K sought an order that the relevant paragraphs of Procedural Order No. 5 be set aside, or remitted to the Tribunal for reconsideration with directions from the Court to the Tribunal to the effect that: (i) the Tribunal should not exclude material evidence; and (ii) the Tribunal should not determine admissibility of evidence by reference to the quantum of the claim.
The judge held that K's reliance on authorities such as Williams v Wallis & Cox  2 KB 478 and Trayfoot v Lock  1 WLR 351 was "misplaced" and that section 68 had replaced the old law of misconduct, so that "section 68 is exhaustive as to what constitutes “serious irregularity affecting the ... proceedings or the award”".
In applying the requirements of section 68 to K's application, the judge found that K's case fell at each hurdle:
The Tribunal's decision in Procedural Order No. 5 was a decision on procedural matters, falling within the Tribunal's case management powers under section 34 of the Act;
There had been no failure of due process in the way the Tribunal had reached its decision - K had been given every opportunity to put its case as to why it should be allowed to rely on Mr N's evidence;
Importantly, "[t]here is no exception to the rule that section 68 is concerned only with due process and the court cannot take it upon itself to assess whether the Tribunal reached a correct decision in the exercise of its arbitral functions";
The exclusion of evidence was clearly within the arbitrators' case management powers;
The factor to be accorded the most weight when considering what constitutes an "award" for the purposes of section 68 is "whether or not there was a final determination on the merits of a substantive point in the arbitration". Procedural Order No. 5 made no final determination or finding on the recoverability of the losses claimed by K and, as such, it was not an "award".
In relation to K's argument that the Tribunal had erred by considering the quantum of the claim in reaching its decision, the judge considered that the Tribunal had made no such error. Whilst the quantum of a claim is not relevant to its admissibility per se, the size of a claim does bear on the degree of particularisation required for such claim. As such, the Tribunal was entitled to take that matter into account when considering the adequacy or inadequacy of the issues pleaded by K.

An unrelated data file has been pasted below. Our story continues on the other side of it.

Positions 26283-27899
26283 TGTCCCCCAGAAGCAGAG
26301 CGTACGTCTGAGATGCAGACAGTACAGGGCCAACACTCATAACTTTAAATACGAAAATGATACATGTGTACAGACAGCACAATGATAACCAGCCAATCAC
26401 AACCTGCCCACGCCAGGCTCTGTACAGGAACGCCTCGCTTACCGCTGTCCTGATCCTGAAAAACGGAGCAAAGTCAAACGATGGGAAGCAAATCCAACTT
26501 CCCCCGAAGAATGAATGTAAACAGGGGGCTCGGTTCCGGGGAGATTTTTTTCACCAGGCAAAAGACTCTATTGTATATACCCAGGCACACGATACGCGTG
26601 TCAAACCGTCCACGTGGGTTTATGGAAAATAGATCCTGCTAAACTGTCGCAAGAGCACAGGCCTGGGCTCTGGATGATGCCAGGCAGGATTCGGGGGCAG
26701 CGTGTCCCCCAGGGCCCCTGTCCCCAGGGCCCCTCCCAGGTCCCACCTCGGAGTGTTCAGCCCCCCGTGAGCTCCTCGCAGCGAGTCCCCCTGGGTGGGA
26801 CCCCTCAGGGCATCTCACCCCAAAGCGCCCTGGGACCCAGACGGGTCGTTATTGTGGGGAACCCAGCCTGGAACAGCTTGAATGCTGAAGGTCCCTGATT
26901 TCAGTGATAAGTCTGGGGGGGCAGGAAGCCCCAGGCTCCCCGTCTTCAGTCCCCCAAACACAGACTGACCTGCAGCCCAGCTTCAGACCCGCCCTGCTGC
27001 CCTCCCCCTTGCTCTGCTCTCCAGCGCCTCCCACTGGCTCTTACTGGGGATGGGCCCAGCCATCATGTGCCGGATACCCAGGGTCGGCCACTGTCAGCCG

In conclusion, the judge held that it could not be said that there had been any irregularity, let alone a serious irregularity. It also could not be said that this was "an extreme case" where the Tribunal's decision was so far removed from what could reasonably be expected that the Court should step in. There was no reason for the Court to interfere with the Tribunal's decision, nor to comment on whether such decision was right or wrong.
The judgment confirms, in no uncertain terms, that the list of grounds for "serious irregularity" in section 68 of the Act is "exhaustive" and that there is no exception to the rule that section 68 is concerned only with due process. It is not for the Court to take it upon itself to assess whether a correct decision was reached by a tribunal.
Far too often section 68 challenges are brought by parties who are simply dissatisfied with a tribunal's decision, but this judgment provides yet another clear warning to all potential applicants in such arbitration claims that "applications under section 68 are not the place for appeals on points of law or fact, nor is there any room for appeals against procedural or case management decisions where there has been no procedural unfairness in reaching those decisions. Nor is there any scope for a challenge under the section to anything other than an award."
Applicants should think carefully before bringing an arbitration claim under section 68, or they are likely to risk finding themselves in indemnity costs territory.
The full judgment is available via the following link: https://www.bailii.org/ew/cases/EWHC/Comm/2019/2386.html